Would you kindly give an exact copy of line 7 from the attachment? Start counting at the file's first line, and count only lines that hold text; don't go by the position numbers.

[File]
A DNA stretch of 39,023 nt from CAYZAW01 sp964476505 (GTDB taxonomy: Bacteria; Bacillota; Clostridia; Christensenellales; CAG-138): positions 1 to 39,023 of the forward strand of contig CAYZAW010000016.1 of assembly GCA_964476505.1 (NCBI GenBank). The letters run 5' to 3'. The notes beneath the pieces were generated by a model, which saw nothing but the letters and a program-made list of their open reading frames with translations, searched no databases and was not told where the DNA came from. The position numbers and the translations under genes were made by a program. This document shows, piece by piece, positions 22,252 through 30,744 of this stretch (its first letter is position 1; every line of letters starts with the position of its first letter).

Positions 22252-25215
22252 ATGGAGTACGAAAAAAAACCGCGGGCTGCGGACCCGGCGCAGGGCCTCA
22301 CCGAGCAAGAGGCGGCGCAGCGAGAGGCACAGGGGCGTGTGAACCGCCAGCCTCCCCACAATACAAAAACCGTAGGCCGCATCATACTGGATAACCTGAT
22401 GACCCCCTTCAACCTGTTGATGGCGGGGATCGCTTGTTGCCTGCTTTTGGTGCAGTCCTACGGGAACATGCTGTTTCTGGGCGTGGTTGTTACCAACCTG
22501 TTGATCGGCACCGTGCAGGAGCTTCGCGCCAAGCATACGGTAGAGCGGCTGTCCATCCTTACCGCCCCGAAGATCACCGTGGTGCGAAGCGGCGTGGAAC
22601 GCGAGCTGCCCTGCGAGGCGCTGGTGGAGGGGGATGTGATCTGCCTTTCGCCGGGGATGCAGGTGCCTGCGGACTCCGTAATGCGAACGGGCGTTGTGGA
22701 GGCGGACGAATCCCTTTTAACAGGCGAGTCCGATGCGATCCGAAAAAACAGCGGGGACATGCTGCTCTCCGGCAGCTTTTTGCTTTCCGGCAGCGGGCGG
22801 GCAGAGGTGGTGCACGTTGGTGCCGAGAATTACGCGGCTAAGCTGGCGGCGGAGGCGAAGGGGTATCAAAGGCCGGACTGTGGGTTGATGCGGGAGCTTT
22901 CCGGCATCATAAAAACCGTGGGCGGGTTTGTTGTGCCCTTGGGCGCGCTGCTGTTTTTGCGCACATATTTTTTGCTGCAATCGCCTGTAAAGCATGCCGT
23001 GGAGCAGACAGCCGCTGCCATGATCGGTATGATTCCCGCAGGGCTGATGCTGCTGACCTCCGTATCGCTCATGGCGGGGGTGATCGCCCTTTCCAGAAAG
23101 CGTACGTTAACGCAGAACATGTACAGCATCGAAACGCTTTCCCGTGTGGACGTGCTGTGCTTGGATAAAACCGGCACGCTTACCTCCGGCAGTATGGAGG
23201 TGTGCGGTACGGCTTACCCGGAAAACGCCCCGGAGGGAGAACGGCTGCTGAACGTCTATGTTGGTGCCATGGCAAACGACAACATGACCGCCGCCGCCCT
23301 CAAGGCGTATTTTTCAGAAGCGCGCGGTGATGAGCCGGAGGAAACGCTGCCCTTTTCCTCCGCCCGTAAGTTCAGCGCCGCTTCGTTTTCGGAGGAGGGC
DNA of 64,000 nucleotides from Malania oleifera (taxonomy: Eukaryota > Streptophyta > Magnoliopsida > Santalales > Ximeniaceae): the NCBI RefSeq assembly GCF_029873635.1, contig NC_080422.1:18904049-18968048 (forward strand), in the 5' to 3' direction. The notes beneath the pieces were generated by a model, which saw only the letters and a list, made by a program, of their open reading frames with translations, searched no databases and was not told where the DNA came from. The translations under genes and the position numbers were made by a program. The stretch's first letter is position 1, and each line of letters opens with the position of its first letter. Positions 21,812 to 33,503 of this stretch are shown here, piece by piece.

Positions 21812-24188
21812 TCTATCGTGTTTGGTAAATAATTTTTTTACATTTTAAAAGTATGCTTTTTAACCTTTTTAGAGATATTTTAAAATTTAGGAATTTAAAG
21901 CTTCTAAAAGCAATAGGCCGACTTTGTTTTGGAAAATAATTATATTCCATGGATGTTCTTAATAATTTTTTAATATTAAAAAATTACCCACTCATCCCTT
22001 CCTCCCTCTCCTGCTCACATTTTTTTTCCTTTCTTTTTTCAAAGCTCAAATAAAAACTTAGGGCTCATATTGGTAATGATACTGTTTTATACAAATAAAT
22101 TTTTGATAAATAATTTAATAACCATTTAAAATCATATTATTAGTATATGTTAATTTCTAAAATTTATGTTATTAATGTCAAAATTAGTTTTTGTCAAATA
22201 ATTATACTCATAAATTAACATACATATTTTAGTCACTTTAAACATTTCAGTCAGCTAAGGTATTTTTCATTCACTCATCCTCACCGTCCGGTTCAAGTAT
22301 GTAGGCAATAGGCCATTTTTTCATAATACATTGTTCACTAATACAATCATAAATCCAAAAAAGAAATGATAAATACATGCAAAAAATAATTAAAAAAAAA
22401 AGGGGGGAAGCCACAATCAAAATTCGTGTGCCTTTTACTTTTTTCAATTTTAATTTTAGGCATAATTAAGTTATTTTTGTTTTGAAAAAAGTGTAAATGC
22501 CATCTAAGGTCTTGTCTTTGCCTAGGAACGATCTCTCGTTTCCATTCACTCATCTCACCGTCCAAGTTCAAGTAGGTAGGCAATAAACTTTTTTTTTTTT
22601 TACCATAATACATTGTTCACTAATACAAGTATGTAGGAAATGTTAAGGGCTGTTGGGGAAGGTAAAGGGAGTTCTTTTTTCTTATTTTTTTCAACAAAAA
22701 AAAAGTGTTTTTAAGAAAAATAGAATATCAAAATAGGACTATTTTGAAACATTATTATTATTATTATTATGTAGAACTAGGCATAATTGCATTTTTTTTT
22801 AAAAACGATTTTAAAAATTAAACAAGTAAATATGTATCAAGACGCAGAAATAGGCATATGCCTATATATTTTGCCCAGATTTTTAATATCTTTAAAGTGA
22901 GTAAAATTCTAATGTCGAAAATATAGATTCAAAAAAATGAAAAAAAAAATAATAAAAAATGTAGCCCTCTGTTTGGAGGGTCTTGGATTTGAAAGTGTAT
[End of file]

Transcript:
22601 GCGAGCTGCCCTGCGAGGCGCTGGTGGAGGGGGATGTGATCTGCCTTTCGCCGGGGATGCAGGTGCCTGCGGACTCCGTAATGCGAACGGGCGTTGTGGA